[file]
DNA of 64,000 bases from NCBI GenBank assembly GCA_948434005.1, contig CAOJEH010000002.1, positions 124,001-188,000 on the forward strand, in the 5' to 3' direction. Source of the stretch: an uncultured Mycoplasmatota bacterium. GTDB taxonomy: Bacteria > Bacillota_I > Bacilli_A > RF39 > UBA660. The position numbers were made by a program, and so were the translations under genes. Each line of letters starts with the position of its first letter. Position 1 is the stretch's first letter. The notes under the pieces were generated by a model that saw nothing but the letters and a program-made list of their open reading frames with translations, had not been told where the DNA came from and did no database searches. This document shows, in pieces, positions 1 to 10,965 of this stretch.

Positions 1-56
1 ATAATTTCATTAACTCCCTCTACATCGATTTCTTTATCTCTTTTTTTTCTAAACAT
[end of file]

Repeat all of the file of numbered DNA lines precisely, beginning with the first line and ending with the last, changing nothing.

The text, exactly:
DNA of 64,000 bases from NCBI GenBank assembly GCA_948434005.1, contig CAOJEH010000002.1, positions 124,001-188,000 on the forward strand, in the 5' to 3' direction. Source of the stretch: an uncultured Mycoplasmatota bacterium. GTDB taxonomy: Bacteria > Bacillota_I > Bacilli_A > RF39 > UBA660. The position numbers were made by a program, and so were the translations under genes. Each line of letters starts with the position of its first letter. Position 1 is the stretch's first letter. The notes under the pieces were generated by a model that saw nothing but the letters and a program-made list of their open reading frames with translations, had not been told where the DNA came from and did no database searches. This document shows, in pieces, positions 1 to 10,965 of this stretch.

Positions 1-56
1 ATAATTTCATTAACTCCCTCTACATCGATTTCTTTATCTCTTTTTTTTCTAAACAT